Gregory Burke is the CEO/Director of the REMAI MODERN Art Gallery of Saskatchewan. He was Director of The Power Plant in Toronto (2005–2011) and Director of the Govett-Brewster Art Gallery in New Zealand (1998–2005).
A seasoned and internationally respected curator and writer, Gregory Burke has curated over 90 exhibitions and published over 100 texts over the last 27 years. He has done major projects with artists such as Rosemarie Trockel, Christopher Williams, Sam Durant, Pae White, Marcel Odenbach, Lee Bul, Fiona Banner, Rafael Lozano-Hemmer, Simon Starling, Francesco Vezzoli, Scott Lyall, Candice Breitz, Ian Wallace, Michael Snow, Lawrence Weiner, Andrea Bowers, Goldin+Senneby, Inigo Manglano-Ovalle, Thomas Hirschhorn, Derek Sullivan, Peter Campus and Sharon Lockhart, as well as the group exhibitions Feature: Art, Life and Cinema 200, Extended Play: Art Remixing Music (2003), Bloom: Mutation, Toxicity and the Sublime (2004), Auto Emotion (2007) and Universal Code: Art and Cosmology in the Information Age (2009), which won the Ontario Association of Art Galleries’s “Exhibition of the Year” award. His exhibition Len Lye – Motion Sketch opened at The Drawing Centre, New York in April 2014.
Burke has also organized major exhibitions of Asian art, such as Mediarena: Contemporary Art from Japan (2004) and Transindonesia (2005). He was the Curator for New Zealand’s inaugural pavilion at the Venice Biennale (2001) and Commissioner for New Zealand’s pavilion at the Venice Biennale (2005). He has written for Art + Text, Art Asia Pacific, Artforum and recently published an essay in Art & Australia titled “Pre-Dictions Art and the Future”.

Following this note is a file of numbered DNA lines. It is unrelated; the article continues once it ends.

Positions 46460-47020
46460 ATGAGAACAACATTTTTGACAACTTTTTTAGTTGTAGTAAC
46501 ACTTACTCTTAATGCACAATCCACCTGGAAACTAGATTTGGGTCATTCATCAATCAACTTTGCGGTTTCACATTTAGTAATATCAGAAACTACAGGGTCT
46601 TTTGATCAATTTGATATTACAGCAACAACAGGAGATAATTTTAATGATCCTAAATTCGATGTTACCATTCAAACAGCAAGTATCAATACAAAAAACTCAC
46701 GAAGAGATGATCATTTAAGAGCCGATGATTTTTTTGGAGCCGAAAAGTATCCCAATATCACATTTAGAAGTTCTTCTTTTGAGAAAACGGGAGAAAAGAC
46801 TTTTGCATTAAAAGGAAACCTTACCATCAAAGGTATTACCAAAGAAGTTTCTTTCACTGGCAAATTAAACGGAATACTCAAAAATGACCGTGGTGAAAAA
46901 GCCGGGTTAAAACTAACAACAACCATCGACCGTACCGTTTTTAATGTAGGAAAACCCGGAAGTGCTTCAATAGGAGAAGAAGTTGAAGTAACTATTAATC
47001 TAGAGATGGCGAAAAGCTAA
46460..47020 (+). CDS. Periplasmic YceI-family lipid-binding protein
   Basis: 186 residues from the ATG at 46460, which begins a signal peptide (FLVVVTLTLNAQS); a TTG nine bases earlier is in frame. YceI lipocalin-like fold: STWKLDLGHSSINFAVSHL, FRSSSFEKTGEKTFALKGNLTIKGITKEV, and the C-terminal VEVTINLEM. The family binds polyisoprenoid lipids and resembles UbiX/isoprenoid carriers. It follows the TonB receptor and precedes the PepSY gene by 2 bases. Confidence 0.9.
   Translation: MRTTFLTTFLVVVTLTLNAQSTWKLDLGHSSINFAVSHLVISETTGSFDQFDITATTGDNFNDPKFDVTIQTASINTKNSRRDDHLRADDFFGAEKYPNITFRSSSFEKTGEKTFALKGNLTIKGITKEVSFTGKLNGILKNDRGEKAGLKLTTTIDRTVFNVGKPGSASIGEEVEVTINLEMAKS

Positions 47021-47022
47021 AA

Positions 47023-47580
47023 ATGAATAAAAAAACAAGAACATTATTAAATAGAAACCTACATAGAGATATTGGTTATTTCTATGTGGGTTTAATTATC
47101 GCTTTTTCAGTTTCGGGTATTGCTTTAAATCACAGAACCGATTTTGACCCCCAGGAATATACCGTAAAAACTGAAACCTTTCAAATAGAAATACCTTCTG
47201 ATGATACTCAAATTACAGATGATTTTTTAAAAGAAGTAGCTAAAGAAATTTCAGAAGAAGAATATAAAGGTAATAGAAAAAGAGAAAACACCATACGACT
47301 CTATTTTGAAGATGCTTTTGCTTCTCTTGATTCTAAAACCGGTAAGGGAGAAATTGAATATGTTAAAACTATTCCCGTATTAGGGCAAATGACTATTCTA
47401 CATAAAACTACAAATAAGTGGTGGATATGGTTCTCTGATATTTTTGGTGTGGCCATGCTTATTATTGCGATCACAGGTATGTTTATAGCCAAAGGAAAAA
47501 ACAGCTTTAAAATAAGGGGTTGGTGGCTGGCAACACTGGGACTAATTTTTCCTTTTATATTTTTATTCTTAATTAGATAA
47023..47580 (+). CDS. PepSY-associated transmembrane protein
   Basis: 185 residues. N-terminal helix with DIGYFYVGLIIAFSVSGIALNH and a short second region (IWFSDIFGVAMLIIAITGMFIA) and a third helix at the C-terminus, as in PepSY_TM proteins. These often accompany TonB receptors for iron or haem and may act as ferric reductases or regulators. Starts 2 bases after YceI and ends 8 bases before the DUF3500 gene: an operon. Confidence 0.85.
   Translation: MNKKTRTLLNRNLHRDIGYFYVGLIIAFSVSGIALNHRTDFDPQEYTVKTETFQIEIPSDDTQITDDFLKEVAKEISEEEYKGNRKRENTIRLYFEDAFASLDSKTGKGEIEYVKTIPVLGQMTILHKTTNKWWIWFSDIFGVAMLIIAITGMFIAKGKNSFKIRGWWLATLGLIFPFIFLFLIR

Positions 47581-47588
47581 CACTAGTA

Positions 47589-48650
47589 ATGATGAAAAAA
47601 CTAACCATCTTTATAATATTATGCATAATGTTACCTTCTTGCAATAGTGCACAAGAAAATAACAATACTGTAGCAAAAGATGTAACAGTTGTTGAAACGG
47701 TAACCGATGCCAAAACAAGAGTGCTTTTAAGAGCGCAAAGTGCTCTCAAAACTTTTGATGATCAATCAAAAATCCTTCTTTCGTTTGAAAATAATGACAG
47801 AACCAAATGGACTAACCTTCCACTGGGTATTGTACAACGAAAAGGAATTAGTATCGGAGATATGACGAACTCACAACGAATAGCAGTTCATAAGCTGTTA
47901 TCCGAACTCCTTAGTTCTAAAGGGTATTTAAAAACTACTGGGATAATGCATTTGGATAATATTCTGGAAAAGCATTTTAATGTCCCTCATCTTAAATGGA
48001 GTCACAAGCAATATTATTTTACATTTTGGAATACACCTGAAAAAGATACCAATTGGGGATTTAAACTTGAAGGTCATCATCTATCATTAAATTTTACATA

Peggy Gale is an independent curator and critic whose texts on contemporary art, especially artists’ video, have become artistic benchmarks. She studied art history at the University of Toronto and the Università degli Studi in Florence, and has published extensively, with essays in Video By Artists (1976, 1986), Mirror Machine: Video and Identity (1995), Lectures obliques (1999), and many museum catalogues. Videotexts, her series of essays on narrative issues in artists’ video, was published in 1995 by Wilfrid Laurier University Press and The Power Plant. She was editor of Museums by Artists (with AA Bronson, 1983), Video re/View: The (best) Source for Critical Writings on Canadian Artists’ Video (with Lisa Steele, 1996), and Artists Talk 1969-1977, from The Press of the Nova Scotia College of Art and Design, Halifax (2004). Gale was also lead researcher and principal writer for Video Art in Canada, a bilingual website launched in February 2006 and expanded the following year as part of the Virtual Museum of Canada, now housed at Vtape in Toronto.
An independent curator since the mid-1970s, Gale has organized many exhibitions including the inaugural Biennale of the Moving Image (Madrid, 1990), Tout le temps/Every Time (La Biennale de Montréal, 2000) and Analogue: Pioneering Video from the UK, Canada and Poland 1968-88 (co-curator, touring 2006-2008). Archival Dialogues: Reading the Black Star Collection, co-curated Doina Popescu, inaugurated the Ryerson Image Centre in Toronto (2012).